Boundaries – God is not going to allow us to interfere with his plans. We can’t blow up the earth, for example, and kill everyone. We can’t wreck the environment such that we all die. Unless, of course, that is God’s plan for how the "first earth" will pass away (Revelation 21). But in that case, there is nothing we can do to stop it from happening either. But in any case, we’ve got boundaries and God is in control. We can certainly kill many and do big-time damage. But we can’t mess up his plans. God will intervene.

God does directly intervene at times. See 1 Kings 22:23 -- "You see, the LORD has put a lying spirit into the mouth of all these prophets of yours, and the LORD has pronounced disaster against you." The Bible says that what Joseph’s brothers meant for harm, God used for good. And there are the New Testament miracles.

This is getting long and a bit rambling, and my argument is beginning (or perhaps continuing) to trail off, so rather than wrap it up and put a nice bow on it like Joey does, I’m just going to quit here.

It’s The Values That Matter. Or Maybe It’s The Culture.

Mechanical Agile[1] is when one tries to follow the process with no understanding of the theory behind the practices, with no understanding of why it is designed as it is. Daryl Kulak wrote the most excellent post "Five Symptoms of Mechanical Agile". Any team exhibiting the conditions represented there, certainly need help. But truly, any team having those problems is pretty far along. They are trying to be agile but are misfiring on some point. Many teams don’t get that far because they just don’t get it.

As with XP, Scrum can be followed mechanically, without any understanding of why. Have some iterations, estimate in points, make a pretty burn down chart, do a demo, and maybe a retrospective every other sprint “because we just don’t see the value of doing it every sprint”.

And they totally miss the point of agile.

Ken Schwaber said that teams implementing Scrum need to "...recognize the even higher degree of control, risk management, and transparency required to use Scrum successfully. I estimate that 75% of those organizations using Scrum will not succeed in getting the benefits that they hope for from it." (Emphasis in original.)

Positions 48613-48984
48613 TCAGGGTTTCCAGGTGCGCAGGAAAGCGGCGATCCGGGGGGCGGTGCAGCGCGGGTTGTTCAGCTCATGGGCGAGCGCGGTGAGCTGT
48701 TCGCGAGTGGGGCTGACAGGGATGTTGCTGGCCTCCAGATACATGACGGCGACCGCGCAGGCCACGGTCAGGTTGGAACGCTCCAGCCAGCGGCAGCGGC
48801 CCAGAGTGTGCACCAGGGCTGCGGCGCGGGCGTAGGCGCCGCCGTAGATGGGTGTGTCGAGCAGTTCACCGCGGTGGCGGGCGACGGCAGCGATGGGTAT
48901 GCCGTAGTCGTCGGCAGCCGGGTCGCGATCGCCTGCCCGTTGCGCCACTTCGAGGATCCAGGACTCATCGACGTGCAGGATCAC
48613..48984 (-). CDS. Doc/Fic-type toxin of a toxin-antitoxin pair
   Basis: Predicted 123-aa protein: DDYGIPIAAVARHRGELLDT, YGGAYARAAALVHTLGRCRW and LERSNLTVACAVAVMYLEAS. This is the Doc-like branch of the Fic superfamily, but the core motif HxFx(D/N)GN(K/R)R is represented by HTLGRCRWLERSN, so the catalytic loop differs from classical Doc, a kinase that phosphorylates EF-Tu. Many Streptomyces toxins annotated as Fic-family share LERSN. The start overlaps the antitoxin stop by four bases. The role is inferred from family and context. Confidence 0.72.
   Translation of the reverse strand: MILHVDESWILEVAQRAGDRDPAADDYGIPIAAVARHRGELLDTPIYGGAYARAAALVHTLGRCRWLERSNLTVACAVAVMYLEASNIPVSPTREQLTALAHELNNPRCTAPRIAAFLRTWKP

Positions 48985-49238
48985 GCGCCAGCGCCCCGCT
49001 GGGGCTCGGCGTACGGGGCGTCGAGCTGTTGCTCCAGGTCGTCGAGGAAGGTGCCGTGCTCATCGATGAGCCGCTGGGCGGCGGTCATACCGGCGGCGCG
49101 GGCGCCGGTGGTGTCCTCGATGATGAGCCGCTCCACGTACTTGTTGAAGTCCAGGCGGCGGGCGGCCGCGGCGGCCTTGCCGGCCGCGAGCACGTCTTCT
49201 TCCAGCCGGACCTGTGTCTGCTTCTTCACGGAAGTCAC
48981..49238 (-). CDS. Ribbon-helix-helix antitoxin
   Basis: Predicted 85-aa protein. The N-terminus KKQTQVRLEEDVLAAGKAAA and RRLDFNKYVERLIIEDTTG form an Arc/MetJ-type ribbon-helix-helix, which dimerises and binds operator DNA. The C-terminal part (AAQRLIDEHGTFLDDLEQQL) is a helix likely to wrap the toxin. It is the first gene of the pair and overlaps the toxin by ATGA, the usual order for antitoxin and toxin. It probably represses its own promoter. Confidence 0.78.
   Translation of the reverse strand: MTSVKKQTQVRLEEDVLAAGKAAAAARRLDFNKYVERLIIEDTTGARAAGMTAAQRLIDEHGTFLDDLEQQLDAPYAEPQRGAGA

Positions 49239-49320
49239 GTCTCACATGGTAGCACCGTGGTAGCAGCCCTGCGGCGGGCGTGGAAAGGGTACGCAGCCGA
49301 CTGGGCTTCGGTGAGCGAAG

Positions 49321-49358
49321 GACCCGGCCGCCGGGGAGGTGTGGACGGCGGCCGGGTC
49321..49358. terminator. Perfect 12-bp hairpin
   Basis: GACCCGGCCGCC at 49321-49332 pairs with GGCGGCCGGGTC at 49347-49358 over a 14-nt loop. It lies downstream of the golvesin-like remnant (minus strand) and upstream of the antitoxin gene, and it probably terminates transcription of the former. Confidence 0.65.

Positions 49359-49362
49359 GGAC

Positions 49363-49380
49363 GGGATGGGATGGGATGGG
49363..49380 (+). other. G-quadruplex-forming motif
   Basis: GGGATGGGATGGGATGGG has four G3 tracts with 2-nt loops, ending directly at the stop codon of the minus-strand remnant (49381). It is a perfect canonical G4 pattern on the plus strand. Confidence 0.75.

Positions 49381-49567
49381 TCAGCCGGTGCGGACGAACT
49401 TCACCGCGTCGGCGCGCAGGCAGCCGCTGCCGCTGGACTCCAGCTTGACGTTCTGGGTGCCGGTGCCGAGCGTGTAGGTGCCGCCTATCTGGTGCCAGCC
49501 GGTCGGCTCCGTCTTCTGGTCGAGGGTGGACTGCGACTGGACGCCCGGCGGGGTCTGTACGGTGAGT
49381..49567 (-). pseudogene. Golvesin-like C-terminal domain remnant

I agree with Ken. More is needed than is evident to most teams. In the context of the quote, Ken is pointing out what is needed to supplement Scrum in lieu of "controls and safeguards of waterfall and predictive processes." And there is more needed beyond just that.

Same thing with Kanban: model the process, put some swim lanes on the wall, and maybe put some WIP limits in. Visualize the workflow and break a log-jam from time to time.

And totally miss the point of continuous improvement and the metrics that enable such.

In his article, Daryl wrote that if you fall into mechanical agile, "[only] addressing the attitude of thinking of people as machines will help you." Daryl touches briefly on the topic of culture in his article, suggesting that cultural issues can be a problem and the need to change the culture as a solution.

Jeff Patton says that "Agile development is more culture than process". That is, if you ain’t got the culture, your Scrum/Kanban team may not be agile. Pay close attention to agile values and mismatches between those and the organization’s values.

That’s the key ingredient: the agile values. Or maybe it’s the agile culture. Not sure if values drive the culture or whether it’s the culture that influences the values. Either way, they go together.

When I teach XP in a time-limited situation I’m always torn between focusing on the four core values versus the practices. The practices are easier for people to understand. They add some value by themselves. They are concrete and give the audience something they can grab on to. But picking up the practices don’t make one agile. It’s the XP or Scrum or agile values that give you a fighting chance of understanding what you are doing the practices for. But starting with the values leaves most people scratching their heads. They don’t resonate with the average software practitioner.

The best chance you have of changing a culture, then, is with successful agile projects, mechanical or otherwise, punctuated with judicious and timely explanations of the values.


  1. Dr. Hong Li coined the term Mechanical Agile which was first used publically by his co-author in an upcoming book, Daryl Kulak.